ideals, shame, and practical priorities

PROMISE
Origin:
1375–1425; lit., to send forth, equiv. to prōpro-1 + mittere  to send;
DECLARE
Origin:
1275–1325; ME declaren  < L dēclārāre  to explain, equiv. to dē- de- + clārāre  to make clear
Have you ever declared it as your ideal to keep all of your promises? How baout this: have you ever found a justification for not keeping some promise or meeting some expectation?
Consider that when we are holding the ideal of keeping all promises, then we may have a fear of the shame of not keeping all of the promises. The shame comes not from the extent of the fulfillment of the promises, but from the ideal of keeping all promises.
No ideal means no shame. So, we may operate in shame such that even when we make a breakthrough in keeping some particular promise, we soon may return to anticipating the shame of not keeping some other promise, so we may act to avoid the shame rather than from attraction to keeping the specific promise itself.
Of course, our survival may be fostered by that psychological mechanism of shame as a motivator to keep promises that we may not consciously value. We may not understand the value of keeping a specific promise, yet we may accept the possible value and fear the shame of failing to fulfill the ideal of keeping all promises.
With that fear of shame, we also may have an incentive to find justifications for not keeping at least some of our promises. Note that we may take great pride in our justifications.
For instance, if we are concerned about keeping all promises and meeting all expectations, but question our ability in a particular case, like to repay certain debts or pay certain taxes, then we may be motivated to justify non-payment by criticizing the system as unfair, unjustified, illegitimate, or even shameful, such as the tax system or the legal system and so on. Our unwillingness may hide doubts in our ability- even hide those doubts from ourselves. Shame can be powerful like that.
Beyond the common reaction of justifications and blame, we may even criticize or ridicule people for having certain expectations of us at all. That, by the way, is a very different way of relating than either simply notifying them of a more realistic expectation, if any, or simply dismissing their expectation without notifying them but also without justifying the dismissal.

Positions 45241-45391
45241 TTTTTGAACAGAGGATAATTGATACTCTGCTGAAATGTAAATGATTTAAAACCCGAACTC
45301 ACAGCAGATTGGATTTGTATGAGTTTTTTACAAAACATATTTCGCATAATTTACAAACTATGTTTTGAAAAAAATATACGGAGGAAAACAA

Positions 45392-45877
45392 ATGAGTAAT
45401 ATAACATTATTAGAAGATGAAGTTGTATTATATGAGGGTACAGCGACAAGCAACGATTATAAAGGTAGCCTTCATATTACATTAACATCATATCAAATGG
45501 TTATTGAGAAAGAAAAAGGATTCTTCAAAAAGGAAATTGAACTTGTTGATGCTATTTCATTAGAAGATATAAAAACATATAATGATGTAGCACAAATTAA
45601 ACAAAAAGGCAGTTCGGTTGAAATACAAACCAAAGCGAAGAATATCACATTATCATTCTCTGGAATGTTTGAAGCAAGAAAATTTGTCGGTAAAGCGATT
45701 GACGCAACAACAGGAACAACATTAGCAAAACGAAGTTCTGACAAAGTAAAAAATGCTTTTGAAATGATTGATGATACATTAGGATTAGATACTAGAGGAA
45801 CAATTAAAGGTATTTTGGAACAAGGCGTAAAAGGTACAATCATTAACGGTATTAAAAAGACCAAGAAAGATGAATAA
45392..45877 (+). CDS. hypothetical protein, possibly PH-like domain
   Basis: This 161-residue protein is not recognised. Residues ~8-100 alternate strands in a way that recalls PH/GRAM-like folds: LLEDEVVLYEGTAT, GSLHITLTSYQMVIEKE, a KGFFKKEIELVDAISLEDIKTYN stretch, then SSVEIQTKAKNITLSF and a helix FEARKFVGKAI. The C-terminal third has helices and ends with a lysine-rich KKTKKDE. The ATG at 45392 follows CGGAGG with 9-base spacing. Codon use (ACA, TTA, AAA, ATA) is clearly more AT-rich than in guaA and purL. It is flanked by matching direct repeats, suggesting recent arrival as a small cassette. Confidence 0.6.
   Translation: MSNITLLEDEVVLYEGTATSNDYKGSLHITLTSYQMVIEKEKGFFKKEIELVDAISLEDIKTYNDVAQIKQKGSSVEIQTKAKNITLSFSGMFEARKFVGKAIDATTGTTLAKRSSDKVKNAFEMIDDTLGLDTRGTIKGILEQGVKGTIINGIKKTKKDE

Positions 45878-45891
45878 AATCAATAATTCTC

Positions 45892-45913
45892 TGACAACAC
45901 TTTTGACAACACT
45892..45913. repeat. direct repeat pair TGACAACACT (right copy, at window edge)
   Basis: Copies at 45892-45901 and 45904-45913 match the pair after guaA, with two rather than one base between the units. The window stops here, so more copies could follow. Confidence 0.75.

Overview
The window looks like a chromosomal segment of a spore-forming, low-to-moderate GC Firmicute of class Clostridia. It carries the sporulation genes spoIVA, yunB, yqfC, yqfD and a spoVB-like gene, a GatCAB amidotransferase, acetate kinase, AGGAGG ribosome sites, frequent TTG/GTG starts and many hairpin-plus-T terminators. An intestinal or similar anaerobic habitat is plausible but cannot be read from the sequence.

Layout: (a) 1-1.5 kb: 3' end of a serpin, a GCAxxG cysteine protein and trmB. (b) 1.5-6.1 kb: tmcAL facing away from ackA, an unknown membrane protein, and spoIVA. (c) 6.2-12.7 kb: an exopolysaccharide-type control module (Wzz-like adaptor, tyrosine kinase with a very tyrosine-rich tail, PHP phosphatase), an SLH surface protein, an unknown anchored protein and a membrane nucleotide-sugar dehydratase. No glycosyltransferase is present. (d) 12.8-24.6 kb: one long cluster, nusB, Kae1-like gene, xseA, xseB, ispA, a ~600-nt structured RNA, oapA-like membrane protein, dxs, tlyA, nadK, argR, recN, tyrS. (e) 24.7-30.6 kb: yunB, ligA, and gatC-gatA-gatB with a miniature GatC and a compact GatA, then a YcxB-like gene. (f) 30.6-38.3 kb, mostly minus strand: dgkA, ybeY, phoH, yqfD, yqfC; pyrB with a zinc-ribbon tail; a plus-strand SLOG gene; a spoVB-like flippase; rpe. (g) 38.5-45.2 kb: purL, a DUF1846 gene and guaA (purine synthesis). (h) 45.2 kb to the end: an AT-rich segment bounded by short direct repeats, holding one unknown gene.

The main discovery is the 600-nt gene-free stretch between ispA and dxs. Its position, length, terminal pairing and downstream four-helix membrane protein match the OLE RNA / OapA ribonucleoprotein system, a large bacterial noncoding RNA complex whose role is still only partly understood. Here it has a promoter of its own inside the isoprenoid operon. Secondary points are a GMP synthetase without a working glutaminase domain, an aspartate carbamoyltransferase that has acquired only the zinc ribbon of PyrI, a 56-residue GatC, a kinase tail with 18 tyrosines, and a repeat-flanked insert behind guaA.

Other times, we may even pretend to be fulfilling expectations when we know that we are not. Again, this could correspond to a fear of a shame for failing to adhere to the ideal of keeping all promises (and fulfilling all expectations).
Consider that if I value keeping a promise simply for the sake of keeping the specific promise itself, then pride does not arise or take root. If, however, I fear the shame of not keeping a particular promise because it would be a failure to fulfill the ideal of keeping all promises, then I might be proud in relation to the keeping of any promise or even all of them. I might shame others and glorify myself.
I might assert that having the ideal of keeping all promises is ideal, or even simply practical. I might assert that shame is practical.
I might also assert that the relief of avoiding shame is pride. Again, pride could be just a relief from avoiding shame. The inherent value of keeping any particular promise may be trivial and the ideal of avoiding the shame of failing to keep all promises may be my operating priority. I may value the acknowledgement of others (to feed my pride) that I have the right ideal (of keeping all promises- or at least all “legitimate” promises and expectations) and also acknowledging that I have avoided the shame of failing to fulfill the ideal. In other words, I may singularly value their approval (whether of a particular one or of “anyone,” in which case a failure to acknowledge me and approve of me could be considered an insult or offense or… shame).